Completing Honors: More Than a Project
Posted on Friday, December 17, 2010
Senior Sarah Canavan can breathe a sigh of relief, as she has just completed her rigorous honors project in writing and rhetoric. With a writing and rhetoric major and a Writing Colleagues and English double minor, Canavan has always been a high achiever. In addition to graduating a year early, Canavan is part of the HWS pre-law program, and plans to attend law school next fall.
"I've had the opportunity to explore a lot of different types of writing from journalism to memoir to fiction, and I love them all," she explains. Now that she is done with her honors work, Canavan will spend her last semester abroad in Norwich, England taking prose fiction writing and several literature classes, indulging her love for stories.
In terms of extracurricular activities, Canavan is part of the Leadership program, works at the Center for Teaching and Learning as a writing colleague, is a Learn2Lead participant/mentor, and resides at the Hope House. Outside of school, she founded a nonprofit organization called SSWII, Inc. (Supporting Students With Illness or Injury), which is dedicated to providing social support to high school and college students dealing with a major illness or injury.
"I founded SSWII in 2006 after I was diagnosed with a serious kidney disease that took over the greater part of my high school years. SSWII tries to help bridge the social gap that is inevitably created when a student is separated from the school community and all the fun stuff that goes along with that, like friends, parties, sports, etc."
Because of her personal experience, Canavan was inspired to begin her honors project. "I decided to do Honors because I had this idea to write a book for teenagers on how to deal with serious illness or injury in peers, but I had no idea how to write a book," she says. Professor Cheryl Forbes suggested that she start the book as an Honors Project. With a strong idea for the project and an open mind, Canavan began her Honors journey. "The Honors Program is so open that it really allowed me the opportunity to work on a project that I was passionate about and learn things that I may not have had the chance to if I were taking traditionally structured classes," she says.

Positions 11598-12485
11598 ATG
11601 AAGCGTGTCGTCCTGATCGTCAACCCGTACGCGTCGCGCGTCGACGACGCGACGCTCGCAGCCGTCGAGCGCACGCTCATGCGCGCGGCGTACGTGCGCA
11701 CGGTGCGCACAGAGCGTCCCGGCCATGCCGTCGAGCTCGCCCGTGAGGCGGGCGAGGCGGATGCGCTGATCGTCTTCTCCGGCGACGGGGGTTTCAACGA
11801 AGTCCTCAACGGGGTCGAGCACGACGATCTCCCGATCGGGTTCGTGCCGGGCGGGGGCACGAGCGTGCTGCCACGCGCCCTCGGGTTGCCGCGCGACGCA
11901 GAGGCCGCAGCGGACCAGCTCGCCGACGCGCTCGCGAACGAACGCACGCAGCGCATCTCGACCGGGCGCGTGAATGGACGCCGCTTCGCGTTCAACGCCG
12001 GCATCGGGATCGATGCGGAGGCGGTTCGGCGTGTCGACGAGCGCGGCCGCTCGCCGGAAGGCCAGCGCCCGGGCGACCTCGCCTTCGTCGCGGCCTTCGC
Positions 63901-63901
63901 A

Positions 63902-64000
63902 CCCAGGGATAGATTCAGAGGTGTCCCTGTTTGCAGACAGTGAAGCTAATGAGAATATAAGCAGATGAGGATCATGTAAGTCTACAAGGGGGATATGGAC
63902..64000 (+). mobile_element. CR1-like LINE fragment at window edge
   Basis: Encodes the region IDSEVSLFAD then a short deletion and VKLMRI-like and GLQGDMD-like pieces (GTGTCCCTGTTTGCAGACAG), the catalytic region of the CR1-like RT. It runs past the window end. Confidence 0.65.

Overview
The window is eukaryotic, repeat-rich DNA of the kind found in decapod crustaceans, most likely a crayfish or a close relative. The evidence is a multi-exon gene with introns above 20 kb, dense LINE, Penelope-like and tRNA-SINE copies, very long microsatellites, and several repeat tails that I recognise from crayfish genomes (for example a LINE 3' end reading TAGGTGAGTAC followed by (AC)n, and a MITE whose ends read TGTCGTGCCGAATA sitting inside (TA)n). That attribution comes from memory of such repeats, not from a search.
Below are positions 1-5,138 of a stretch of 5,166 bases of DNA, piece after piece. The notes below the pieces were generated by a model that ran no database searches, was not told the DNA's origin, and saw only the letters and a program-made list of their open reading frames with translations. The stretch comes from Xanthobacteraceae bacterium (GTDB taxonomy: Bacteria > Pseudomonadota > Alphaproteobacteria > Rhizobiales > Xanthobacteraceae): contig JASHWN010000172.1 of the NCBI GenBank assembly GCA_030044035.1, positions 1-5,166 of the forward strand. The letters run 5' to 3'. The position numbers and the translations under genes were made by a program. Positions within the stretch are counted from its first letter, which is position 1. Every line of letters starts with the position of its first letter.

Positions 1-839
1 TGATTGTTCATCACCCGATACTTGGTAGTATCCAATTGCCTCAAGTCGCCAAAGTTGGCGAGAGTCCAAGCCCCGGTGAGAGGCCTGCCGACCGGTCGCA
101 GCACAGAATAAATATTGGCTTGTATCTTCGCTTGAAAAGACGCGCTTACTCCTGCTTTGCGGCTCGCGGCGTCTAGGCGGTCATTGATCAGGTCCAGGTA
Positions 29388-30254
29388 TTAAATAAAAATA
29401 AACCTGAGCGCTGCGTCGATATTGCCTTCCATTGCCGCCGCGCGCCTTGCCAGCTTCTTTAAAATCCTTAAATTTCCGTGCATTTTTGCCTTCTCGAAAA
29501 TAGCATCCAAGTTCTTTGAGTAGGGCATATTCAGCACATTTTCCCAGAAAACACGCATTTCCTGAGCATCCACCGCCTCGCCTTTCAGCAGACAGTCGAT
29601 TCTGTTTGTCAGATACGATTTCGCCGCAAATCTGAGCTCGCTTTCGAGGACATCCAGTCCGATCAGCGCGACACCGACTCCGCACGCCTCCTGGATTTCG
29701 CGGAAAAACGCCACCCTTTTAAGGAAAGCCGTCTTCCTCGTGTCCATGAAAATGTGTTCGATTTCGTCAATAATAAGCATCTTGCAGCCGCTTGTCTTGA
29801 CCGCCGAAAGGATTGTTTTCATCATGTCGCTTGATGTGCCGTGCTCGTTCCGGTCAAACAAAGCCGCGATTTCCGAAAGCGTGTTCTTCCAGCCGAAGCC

Canavan's project, "A Friend, Indeed: A teenager's guide to facing serious illness in peers," is a book that helps teens deal with serious illness or injury in friends, including communication strategies, tips for activities, validation and help understanding their possible feelings, and more. More than just a self-help book, Canavan also included narrative interludes between chapters of personal stories of what it's like to deal with illness and the different social aspects that people may not recognize.
"I included my story, as well as interviews with teenagers. I tried hard to include multiple perspectives," she says. Canavan has now completed a significant portion of the book, written a cover letter, and packaged it to send to publishers.
Canavan believes she has grown as both a person and a writer because of her honors project, even though the process was long and arduous. "There were some months when I spent more time in my cage on the third floor of the library than I did in my room. At one point I thought about putting a sleeping bag and a toothbrush in there," she laughs.
Committing to one single project over the course of an entire year taught Canavan that with great effort comes great rewards. "You really have to pour your heart and soul into it because if you do anything less, then it's a waste of a whole year of your life. But it's so rewarding to print out that final copy and know that you did something really cool, something that you really care about. It's a great feeling."